Mindfulness of Posture

I haven’t pushed this this aspect of Mindfulness mainly because I don’t want to scare off people who would benefit from learning this practice. These are the ones who are leaning towards trying the practice but are still suspicious of the stereotypes of the hippy or the ninja mentioned in the Science or WooWoo page mentioned earlier.



The most formal postures for meditating require sitting on the floor or support and resting tour palms together.




Your bum needs to be centred on the cushion for balance, not leaning. The frantic mind calms when you find the sit that suits you.

But if you are comfortable this way, that is fine. I have not sat with others doing this perhaps because I am getting on and we might not be able to get up!

CHAIR – Formal Mindfulness practice is usually done sitting on a chair. Curiously I haven’t been able to find a good photo (still looking) of the typical Mindfulness meditator. Think about it as I explain:

An upright chair is best with or without a back. When you sit, your bottom wants to be halfway forward on the seat of the chair. Your position is dignified, straight but not tight. Feel as though you are being gently pulled upwards by a cord on your head but don’t stretch. Hips must be above knees. If they aren’t, get a different chair or put a box under your feet.


What you want to achieve is a posture of attention to this moment.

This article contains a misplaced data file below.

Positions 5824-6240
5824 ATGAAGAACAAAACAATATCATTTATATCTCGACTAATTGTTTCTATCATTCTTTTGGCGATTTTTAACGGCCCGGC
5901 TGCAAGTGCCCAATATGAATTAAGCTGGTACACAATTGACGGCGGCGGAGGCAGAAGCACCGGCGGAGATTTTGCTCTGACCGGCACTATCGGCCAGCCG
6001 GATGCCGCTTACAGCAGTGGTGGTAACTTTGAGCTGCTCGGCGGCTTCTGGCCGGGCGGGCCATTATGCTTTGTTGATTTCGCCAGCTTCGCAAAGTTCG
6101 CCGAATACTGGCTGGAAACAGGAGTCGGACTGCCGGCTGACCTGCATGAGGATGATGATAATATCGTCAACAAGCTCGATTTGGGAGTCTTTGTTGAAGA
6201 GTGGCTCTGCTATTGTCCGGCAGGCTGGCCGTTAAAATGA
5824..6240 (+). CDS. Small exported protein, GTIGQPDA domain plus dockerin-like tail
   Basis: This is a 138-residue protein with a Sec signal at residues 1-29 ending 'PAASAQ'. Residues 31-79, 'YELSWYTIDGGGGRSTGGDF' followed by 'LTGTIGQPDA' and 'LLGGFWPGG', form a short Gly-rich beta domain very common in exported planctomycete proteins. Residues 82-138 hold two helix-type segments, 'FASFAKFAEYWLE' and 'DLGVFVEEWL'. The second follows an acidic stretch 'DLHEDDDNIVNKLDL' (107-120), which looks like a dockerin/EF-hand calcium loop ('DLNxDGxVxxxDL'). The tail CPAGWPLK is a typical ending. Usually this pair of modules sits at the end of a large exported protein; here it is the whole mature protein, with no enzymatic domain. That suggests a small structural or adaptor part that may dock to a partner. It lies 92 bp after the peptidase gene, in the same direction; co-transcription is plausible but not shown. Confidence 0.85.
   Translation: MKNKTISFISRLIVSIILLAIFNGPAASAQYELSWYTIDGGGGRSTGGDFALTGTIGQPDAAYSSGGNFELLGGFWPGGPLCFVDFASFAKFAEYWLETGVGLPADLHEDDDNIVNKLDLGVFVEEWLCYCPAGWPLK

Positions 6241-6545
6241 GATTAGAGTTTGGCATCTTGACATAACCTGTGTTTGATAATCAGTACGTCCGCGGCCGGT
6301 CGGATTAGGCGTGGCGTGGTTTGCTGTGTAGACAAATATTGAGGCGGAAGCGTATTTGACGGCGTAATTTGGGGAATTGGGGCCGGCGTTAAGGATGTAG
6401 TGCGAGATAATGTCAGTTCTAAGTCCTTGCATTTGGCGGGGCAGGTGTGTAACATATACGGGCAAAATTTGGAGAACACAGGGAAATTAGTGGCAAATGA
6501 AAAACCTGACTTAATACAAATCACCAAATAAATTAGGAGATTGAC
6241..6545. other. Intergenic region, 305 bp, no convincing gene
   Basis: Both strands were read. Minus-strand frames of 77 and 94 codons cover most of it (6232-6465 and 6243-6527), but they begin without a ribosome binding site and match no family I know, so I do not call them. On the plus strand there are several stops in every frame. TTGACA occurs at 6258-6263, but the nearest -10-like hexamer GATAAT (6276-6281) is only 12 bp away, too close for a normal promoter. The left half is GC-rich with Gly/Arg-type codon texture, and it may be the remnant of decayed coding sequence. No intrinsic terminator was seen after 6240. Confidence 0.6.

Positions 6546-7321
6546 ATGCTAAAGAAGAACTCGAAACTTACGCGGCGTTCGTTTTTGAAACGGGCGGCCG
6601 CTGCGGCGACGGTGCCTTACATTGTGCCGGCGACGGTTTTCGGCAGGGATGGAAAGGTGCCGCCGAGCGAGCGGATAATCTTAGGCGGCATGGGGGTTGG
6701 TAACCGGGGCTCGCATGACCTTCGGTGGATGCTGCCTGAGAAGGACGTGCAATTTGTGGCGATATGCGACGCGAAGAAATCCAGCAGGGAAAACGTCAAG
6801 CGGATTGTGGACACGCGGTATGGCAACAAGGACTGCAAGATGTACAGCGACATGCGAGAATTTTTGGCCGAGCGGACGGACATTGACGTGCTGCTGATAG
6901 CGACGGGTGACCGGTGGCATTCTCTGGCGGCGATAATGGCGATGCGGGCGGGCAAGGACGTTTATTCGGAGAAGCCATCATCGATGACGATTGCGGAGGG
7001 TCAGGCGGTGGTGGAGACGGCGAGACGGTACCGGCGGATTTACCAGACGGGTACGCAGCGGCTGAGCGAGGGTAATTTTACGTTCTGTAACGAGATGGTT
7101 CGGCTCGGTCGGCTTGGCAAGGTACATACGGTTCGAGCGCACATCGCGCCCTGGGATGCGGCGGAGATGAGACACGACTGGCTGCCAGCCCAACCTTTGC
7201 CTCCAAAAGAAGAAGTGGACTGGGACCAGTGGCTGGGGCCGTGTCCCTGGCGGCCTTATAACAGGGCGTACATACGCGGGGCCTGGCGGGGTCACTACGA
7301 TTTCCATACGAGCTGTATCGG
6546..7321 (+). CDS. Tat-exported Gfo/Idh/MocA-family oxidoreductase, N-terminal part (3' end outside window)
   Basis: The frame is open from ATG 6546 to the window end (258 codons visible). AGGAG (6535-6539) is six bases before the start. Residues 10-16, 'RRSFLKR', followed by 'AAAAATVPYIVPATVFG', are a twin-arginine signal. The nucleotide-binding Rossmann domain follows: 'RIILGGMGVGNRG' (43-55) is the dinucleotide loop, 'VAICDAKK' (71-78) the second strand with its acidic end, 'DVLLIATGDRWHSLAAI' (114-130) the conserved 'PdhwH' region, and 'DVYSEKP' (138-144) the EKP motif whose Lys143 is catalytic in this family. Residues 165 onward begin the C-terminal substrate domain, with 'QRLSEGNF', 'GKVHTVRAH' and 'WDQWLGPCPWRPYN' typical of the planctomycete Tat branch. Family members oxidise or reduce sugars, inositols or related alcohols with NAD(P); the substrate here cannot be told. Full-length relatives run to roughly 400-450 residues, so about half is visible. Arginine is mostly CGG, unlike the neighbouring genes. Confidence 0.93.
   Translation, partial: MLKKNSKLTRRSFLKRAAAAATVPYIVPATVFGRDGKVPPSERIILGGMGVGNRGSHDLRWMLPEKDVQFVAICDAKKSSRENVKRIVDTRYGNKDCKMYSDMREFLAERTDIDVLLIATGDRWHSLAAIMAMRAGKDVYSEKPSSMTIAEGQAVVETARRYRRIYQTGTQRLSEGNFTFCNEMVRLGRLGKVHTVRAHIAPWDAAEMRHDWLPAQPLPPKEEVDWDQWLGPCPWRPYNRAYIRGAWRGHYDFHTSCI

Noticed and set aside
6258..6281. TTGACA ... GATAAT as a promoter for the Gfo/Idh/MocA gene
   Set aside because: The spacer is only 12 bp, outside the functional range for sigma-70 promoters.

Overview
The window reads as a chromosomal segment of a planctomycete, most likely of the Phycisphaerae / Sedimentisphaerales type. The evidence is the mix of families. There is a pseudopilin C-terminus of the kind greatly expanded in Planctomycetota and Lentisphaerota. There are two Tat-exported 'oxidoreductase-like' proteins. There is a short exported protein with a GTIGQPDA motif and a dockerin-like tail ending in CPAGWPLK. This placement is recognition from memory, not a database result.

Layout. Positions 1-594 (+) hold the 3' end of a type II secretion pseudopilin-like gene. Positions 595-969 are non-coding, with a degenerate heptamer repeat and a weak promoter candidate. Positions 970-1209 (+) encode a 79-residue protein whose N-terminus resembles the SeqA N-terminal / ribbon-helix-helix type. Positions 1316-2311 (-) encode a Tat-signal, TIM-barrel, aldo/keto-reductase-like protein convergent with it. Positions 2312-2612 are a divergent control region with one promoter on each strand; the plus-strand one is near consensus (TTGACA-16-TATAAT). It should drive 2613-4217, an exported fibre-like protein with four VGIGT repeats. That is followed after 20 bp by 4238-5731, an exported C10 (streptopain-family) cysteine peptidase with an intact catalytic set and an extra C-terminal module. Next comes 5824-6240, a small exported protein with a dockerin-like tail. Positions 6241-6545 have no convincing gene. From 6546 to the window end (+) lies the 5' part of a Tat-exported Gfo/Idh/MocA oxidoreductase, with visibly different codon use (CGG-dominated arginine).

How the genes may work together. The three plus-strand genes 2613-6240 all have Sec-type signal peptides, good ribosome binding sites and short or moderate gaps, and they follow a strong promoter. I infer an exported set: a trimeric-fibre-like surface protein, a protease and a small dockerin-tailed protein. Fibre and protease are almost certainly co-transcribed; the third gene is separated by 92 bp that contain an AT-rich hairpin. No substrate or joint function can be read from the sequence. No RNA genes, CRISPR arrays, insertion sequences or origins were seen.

The go-to postures require one of these four :


Straight-backed chair

Rectangular cushion (gomden) for sitting cross-legged

Zafu – round cushion for sitting on or putting between your legs when kneeling

Meditation Bench – for relaxed kneeling


Having said that, when I was new to meditating I could not sit long before I would get a shooting pain down the right side of my back. That did not do much to encourage me to carry on. Shifting mindfully is totally OK. More advanced meditation can banish the pain.

What novices can mindfully shift to feel the discomfort less. The second method, and I often resorted to this in the early days, is to get a cushion behind your back for support.

Wonderfully, you can eventually train your back, perhaps with the help of some stretching exercises. But the pain will go away anyway with time.


HANDS – These may lie on your knees or be cupped one inside the other in your lap.


FEET – These should be flat on the floor. This is difficult for a shortie like me. Sometimes another piece of furniture works for me – not a puffed up sofa! I often use a small table.

Your hips should be higher than your knees.


EYES – These can be open and gazing unfocused on the floor in front of you. Otherwise close them. Personally I prefer closed because I am less apt to be distracted by things around me.


REMEMBER – You are wanting to be in the moment, not wanting to change anything, neither concerning thoughts of the past or future without judging yourself.


This is the first moment of time sitting even if you have done it millions of times before. The sense of newness is palpable. But if you do not feel a thing, don’t give yourself a hard time. It’s fine. Every time you remember that your mind has wandered, that is your opportunity to practice escorting the mind back to the breath or body.


That’s already starting to strengthen that ‘muscle’ that you are trying to excercise and develop. Fantastic. This is good enough to practice to keep doing for ages.

You can also do this waiting in line for the bus or at the supermarket or waiting for the lights to change, anywhere you might otherwise feel frustrated or grouchy.

When you are done after 10 minutes or whenever the queue starts to move, ask yourself how that felt.

And please tell me too.